Song of the Andoumboulou: 166½

Decapitism stuck to the end of my
    tongue. What to do but call it names
I thought. It wasn’t thought I was
    ing I’d have answered had I been
asked, not even thinking I thought…
  I sat brooding, tracking a feather’s
      plummet my lush regard. I sat
  brooding, hen’s heat yogic so bent
    my hickory legs were, hickory
  transcendent so flexed it was. So it
    will have been said absentmindedly
rolled off my tongue. Least thought,
I mock made-believe I
  believed, prophet shod in castoff
    tread… Profitry rolled off as well,
jelly-coated pill I bit. Bitness rolled
    it or might as well have, qu’ahttet’s
broken jaw. Change was the law I
  sat reflecting, right foot nested on
      left inner thigh, left leg pointed
  straight ahead. I sat, Buddhistic
    hurdler, musing, mouth open, ip-
seities arrayed in a row… I sat, I
      thinking thought’s province re-
  ceded, beauty’s provocation revoked
    as our loins contracted, Itamar,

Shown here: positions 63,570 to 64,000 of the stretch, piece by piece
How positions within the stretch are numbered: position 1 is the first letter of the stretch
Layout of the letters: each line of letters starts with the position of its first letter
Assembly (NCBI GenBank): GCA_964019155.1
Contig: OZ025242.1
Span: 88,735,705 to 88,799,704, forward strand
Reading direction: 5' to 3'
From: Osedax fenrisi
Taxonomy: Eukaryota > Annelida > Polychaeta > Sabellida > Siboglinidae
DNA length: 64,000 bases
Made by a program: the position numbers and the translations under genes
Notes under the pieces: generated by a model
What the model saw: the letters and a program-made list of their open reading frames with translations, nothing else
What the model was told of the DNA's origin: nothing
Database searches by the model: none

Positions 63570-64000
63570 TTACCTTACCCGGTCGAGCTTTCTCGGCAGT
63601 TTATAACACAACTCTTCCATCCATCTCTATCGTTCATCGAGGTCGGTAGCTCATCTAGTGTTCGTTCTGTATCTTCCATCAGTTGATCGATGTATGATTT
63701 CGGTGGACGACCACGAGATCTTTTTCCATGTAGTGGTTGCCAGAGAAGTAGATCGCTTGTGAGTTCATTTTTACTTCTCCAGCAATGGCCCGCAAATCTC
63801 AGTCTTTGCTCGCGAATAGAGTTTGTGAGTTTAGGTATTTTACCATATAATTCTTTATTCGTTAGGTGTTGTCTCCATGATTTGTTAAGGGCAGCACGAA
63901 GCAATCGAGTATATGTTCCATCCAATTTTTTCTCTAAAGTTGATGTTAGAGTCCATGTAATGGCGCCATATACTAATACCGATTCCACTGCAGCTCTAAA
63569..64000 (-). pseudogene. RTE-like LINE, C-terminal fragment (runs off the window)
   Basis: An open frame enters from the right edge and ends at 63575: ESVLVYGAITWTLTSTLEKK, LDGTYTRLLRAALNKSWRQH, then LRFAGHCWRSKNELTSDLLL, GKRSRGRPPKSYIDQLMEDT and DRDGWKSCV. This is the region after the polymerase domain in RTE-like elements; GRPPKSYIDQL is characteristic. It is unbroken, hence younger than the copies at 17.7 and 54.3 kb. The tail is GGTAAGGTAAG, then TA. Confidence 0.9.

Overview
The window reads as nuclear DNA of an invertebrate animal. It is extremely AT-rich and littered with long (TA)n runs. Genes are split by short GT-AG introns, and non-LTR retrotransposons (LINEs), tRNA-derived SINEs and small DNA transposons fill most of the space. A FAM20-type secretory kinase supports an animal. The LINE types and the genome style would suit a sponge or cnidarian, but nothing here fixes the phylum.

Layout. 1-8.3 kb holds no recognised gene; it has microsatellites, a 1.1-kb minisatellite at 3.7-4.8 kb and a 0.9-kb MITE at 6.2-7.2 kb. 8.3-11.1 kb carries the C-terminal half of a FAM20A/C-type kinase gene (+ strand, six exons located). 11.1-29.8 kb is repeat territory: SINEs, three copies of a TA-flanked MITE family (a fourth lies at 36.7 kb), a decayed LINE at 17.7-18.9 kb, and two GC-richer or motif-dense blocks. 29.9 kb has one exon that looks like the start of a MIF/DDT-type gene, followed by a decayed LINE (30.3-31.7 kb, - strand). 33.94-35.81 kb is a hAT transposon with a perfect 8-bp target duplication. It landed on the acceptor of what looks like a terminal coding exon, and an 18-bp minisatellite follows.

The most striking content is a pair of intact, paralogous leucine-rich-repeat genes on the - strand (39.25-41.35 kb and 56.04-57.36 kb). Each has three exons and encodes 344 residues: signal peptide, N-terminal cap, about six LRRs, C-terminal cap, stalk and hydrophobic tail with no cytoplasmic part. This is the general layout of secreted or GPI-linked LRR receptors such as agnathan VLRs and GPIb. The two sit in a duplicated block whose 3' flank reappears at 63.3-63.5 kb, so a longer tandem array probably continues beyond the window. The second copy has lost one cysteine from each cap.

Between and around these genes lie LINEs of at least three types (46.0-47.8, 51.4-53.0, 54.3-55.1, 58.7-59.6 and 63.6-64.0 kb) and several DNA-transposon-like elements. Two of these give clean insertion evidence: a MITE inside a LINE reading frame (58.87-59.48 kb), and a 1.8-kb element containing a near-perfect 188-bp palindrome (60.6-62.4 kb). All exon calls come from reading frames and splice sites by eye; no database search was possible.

cio, all us men. Tantric hoist I was
    thinking, thought’s adumbration,
what ached and what resigned itself,
      placed… We sat checking out the
  yogis in leotards, Ahdja, Eleanoir,
    Anuncia, Sophia, every womanly
wisp under the sun. I dreamt again we
    away with no way home, this or that
      plane waiting, this or that takeoff
  missed, sweet crease loaded with ore
    to be absconded with, gold we’d’ve
      otherwise been. Bent intonation inter-
  vened, a reed off away in the distance,
      sanet’s name I no sooner gave than
  was given back, Brother B’s wild ox
    moan… I sat dejected, thought’s
      pointment missed, disappointed,
  abscondity’s eviscerate redoubt. I
    was thinking thought had yet to be-
gin, thought’s far emblem a star too
    for sight, leotarded crux and cur-
      vature’s ignition, thought’s due ad-
vent I thought no such arrival, what come-
  liness it wore wore thin. No ideas but
      them I thought, cloak and conni-
  vance the lords of that house, abode  


Copyright © 2015 by Nathaniel Mackey. Originally published in Poem-a-Day on August 26, 2015, by the Academy of American Poets.

About this Poem

“In this installment of the ongoing Song of the Andoumboulou, the poem’s transient ‘we’ stop at the Stick City Ashram. They rename capitalism ‘decapitism,’ rename prophecy ‘profitry,’ rename business ‘bitness,’ and revisit poetic dicta, all in the service of ‘thought’s due ad- / vent.’”
Nathaniel Mackey